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What consumers need to know about crowdfunding
Attorney general charges two big banks are violating terms of mortgage settlement

Guns, living life well, parenting, health, sports, finances, and charities are topics for this week’s Best of Boomer Blogs

I’m the host for this week’s Best of Boomer Blogs #307.

Tulips and BarnsAs spring is finally underway and May is bringing us flowers, baby boomer bloggers are writing about what’s on their minds as summer approaches.

While on vacation, Tom Sightings, of Sightings Over Sixty, saw a billboard advertising a shooting range ... and suddenly realized “Why Men Love Guns.”

What is one off the greatest loses for American Expats? Watching an American football game. Arabian Tales Katie Foster finds an American football league in the deserts of Dubai.

Laura Lee Carter, the Midlife Crisis Queen, has been taking a week off and doing some reading for pleasure. Here is her assessment of the new Debbie Reynolds memoir: ”Unsinkable.”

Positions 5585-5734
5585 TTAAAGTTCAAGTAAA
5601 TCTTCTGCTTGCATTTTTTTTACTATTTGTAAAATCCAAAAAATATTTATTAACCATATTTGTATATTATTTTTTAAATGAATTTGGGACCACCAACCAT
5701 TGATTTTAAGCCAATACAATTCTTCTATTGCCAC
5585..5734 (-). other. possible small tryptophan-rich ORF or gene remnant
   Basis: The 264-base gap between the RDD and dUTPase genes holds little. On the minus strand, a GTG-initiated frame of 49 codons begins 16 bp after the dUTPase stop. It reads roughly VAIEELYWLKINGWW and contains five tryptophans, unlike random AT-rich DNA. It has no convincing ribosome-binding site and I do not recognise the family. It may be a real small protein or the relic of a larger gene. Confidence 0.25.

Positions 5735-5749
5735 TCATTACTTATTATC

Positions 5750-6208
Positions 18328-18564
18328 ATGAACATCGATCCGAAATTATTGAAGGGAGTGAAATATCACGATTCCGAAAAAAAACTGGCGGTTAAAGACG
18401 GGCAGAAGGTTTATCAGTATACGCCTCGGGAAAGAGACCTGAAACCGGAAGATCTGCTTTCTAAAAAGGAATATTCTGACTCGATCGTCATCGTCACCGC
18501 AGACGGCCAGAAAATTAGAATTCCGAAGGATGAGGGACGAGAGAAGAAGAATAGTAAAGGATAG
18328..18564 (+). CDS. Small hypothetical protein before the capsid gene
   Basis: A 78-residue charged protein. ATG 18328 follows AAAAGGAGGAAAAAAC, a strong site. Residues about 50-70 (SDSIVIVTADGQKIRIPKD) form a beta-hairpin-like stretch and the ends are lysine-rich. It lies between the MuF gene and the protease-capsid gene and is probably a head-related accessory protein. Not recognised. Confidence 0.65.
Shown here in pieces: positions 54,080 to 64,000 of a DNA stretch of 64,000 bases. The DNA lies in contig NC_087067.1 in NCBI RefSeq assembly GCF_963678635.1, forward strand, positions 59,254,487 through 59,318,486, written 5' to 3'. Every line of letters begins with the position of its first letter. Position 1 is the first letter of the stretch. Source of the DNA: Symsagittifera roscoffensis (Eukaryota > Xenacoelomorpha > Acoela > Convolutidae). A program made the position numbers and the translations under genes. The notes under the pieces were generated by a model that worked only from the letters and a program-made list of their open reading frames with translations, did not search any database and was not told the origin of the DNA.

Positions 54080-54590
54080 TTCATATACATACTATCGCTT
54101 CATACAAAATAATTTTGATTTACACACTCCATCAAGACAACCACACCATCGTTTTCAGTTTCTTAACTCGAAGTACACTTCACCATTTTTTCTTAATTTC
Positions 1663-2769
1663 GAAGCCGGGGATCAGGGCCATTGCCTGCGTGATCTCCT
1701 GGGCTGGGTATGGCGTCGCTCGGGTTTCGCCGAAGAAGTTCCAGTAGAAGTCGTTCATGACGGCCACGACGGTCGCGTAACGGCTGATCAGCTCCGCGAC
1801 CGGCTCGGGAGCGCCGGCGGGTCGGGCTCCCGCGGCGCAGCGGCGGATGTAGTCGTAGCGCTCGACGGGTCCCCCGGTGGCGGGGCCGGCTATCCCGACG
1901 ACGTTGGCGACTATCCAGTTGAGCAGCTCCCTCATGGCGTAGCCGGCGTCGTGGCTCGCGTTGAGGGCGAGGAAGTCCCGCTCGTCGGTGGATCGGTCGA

With Mother’s Day nearing, Lisa Garon Froman, of Tao Flashes, offers an honest portrayal of her time as a Helicopter Mom in “An Ode to Motherhood.” It’s a bittersweet account of her memories and regrets.

Karen D. Austin, of The Generation Above Me, describes dystextia, a new stroke symptom established by doctors. Her post examines the four documented case reports of dystextia. In most cases, the inability to text properly was the only sign of stroke.

This week, John Agno, of So Baby Boomer, gives a primer on annuities: With a typical annuity, a customer hands over her retirement nest egg to an insurance company in exchange for a promised future stream of payments. The insurer invests the money and gets to keep any earnings beyond what’s guaranteed to the policyholder. If the bets backfire and the insurance company fails, some losses may be borne by customers and state guarantee funds, which puts boomers at risk.

My tips for baby boomer consumers this week are on giving donations to help others through crowdfunding. While these websites are established to allow solicitation of money for a variety of purposes, the organizations or individuals who get the funds aren’t necessarily charities. Some contributions may not be tax deductible, the websites usually take a percentage of the donation ranging from 5 to 20 percent, and you may pay processing fees.

Be sure to check back next week to see what baby boomer bloggers are writing about.

Copyright 2013, Rita R. Robison, Consumer Specialist


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